My mom made it look so deceptively easy- nice meals on the table, perfectly done hair and makeup, pretty outfits.  She always wore matching nightgowns and robes, made beautiful dresses for my sister and I for every holiday, and still had enough time to work on my homework with me, take care of her own mom, work part-time AND even sneak in an afternoon nap.  Plus, she never, EVER, ever ever lost her temper with me.  (The only time I ever remember her seeming that angry was when she was teaching me to drive, but most reasonable people get stressed when I am behind the wheel.)  Coming from that background, I had way too high of expectations for myself!  At some point on my mothering journey, my mom 'fessed up and said that the real secret is that NOONE REALLY TELLS YOU HOW HARD IT IS.  


I guess they wouldn't.
I mean, who would?

Because, yeah, it's hard.  But it's good.  It's way too good not to put up with the hard.  Actually, too good to even put into words and explain it to someone else.  It's stepping-on-a-lego-in-your-bare-feet painful and sweet-little-boy-fresh-from-the-bath-on-your-lap-reading-goodnight-moon sweet.  It's peeling-stickers-off-the-floor tedious and I-wuv-you-mahmee glorious.  It's messy and fun and hard and effortless and silly and exhausting and uplifting and humbling and amazing all at once.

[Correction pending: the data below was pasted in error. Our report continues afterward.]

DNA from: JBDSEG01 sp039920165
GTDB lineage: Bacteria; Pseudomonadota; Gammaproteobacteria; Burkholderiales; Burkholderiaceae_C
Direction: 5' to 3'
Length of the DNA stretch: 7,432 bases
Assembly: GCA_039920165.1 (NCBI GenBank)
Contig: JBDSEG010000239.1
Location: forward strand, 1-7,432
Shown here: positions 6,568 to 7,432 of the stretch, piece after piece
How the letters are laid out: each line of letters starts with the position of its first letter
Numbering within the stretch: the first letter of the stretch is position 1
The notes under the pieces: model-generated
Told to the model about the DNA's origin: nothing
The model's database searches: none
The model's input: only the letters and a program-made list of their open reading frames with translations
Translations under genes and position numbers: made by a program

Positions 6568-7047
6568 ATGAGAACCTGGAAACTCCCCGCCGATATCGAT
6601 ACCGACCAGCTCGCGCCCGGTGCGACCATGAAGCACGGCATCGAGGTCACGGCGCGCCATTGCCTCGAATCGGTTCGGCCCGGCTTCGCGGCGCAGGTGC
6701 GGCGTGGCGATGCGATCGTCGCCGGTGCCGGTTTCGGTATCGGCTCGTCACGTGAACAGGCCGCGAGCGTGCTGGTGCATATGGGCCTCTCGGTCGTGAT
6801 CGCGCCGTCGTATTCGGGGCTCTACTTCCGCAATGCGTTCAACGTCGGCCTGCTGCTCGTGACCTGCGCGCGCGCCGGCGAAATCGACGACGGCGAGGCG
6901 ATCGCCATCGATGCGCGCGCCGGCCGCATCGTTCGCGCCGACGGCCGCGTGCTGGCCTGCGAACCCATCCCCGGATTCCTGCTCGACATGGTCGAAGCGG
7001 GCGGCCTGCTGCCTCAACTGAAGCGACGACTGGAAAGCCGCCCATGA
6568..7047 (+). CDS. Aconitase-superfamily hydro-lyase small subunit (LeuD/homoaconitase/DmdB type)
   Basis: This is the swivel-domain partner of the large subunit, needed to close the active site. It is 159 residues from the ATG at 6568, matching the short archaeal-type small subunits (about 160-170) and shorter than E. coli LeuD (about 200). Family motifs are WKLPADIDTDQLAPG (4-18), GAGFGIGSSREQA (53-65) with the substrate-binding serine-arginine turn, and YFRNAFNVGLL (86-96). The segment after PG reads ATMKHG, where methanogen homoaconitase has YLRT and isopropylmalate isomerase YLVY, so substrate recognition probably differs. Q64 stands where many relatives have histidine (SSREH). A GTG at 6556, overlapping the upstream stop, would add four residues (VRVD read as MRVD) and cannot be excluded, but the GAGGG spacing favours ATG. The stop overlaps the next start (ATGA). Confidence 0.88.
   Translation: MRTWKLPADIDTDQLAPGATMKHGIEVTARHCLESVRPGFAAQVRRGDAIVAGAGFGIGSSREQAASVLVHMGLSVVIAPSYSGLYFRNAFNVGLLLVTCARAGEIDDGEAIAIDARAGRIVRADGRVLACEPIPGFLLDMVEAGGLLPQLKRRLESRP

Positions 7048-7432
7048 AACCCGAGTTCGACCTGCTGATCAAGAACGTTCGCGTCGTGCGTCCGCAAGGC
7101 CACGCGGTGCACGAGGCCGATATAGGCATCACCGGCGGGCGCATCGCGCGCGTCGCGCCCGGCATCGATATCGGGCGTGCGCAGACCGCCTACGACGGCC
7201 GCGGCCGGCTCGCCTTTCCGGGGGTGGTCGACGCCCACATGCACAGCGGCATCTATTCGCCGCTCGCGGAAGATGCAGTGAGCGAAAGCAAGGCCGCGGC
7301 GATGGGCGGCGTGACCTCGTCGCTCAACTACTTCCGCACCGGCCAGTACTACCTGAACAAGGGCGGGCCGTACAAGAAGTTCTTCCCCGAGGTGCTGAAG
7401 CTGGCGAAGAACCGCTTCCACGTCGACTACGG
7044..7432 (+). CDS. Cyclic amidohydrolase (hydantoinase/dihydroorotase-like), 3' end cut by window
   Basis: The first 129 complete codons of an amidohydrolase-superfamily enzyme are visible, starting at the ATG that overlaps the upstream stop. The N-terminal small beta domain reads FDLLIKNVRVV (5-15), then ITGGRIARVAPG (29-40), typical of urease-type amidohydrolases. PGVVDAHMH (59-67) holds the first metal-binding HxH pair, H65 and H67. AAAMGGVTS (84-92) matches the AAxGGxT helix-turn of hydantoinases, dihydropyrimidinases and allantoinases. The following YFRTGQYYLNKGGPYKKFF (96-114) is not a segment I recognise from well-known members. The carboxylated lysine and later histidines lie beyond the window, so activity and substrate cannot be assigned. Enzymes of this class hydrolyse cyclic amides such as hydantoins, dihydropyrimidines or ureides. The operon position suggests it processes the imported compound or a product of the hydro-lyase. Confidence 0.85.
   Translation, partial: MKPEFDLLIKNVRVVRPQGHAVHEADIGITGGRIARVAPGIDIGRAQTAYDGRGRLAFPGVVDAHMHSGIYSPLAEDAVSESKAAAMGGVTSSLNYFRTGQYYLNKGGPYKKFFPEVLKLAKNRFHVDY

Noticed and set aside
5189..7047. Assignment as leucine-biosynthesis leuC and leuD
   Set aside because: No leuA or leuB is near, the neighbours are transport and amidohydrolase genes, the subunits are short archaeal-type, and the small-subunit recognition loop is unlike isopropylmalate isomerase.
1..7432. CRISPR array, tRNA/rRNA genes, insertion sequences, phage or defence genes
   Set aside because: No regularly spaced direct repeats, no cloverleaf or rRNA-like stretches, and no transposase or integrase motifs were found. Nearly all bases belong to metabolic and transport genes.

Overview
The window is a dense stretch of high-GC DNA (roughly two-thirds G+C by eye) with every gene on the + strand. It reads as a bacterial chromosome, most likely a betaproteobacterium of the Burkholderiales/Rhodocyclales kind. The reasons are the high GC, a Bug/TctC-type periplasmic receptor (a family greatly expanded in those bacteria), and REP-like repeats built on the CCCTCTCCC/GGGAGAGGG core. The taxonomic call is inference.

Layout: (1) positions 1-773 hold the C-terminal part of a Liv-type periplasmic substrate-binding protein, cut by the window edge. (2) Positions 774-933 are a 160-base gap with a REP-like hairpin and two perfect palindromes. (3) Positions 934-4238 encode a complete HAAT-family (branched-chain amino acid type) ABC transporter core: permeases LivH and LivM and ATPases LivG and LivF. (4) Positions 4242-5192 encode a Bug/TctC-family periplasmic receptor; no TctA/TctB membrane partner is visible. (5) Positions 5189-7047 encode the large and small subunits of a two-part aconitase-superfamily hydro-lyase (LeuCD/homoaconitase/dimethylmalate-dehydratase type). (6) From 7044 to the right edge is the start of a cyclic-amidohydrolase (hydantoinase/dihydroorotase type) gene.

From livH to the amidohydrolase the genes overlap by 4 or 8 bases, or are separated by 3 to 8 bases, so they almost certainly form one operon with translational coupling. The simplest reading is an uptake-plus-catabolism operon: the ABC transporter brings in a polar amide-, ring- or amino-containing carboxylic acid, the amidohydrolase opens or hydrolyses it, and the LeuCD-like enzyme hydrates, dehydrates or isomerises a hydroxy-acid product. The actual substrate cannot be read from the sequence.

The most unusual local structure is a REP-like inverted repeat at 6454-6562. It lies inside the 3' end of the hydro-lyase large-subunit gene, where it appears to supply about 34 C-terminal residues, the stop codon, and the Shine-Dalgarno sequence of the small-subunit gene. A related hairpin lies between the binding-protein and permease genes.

And maybe I am not as good at it as I thought I would be.  And that's OK, too.  Because if my PERFECT MOM said it wasn't easy, then I must not be a complete failure at it.  Who knows, maybe if I just smile and pick myself up when I fail, someday my kids will look back and think that THEY had the perfect mom, too?  And really, what more does God ask of us than to keep trying our best, keep loving with that perfect mother-love He gave us, and keep moving forward?  

Micah 6:8 “He has showed you, O man, what is good. And what does the LORD require of you? To act justly and to love mercy and to walk humbly with your God.” (NIV)

And P.S.  Obviously we decided more than one was going to be just fine.  And the holding your baby for the first time the second time and third time around feels much more like a warm blanket than a Mack truck, so that was good, too. :)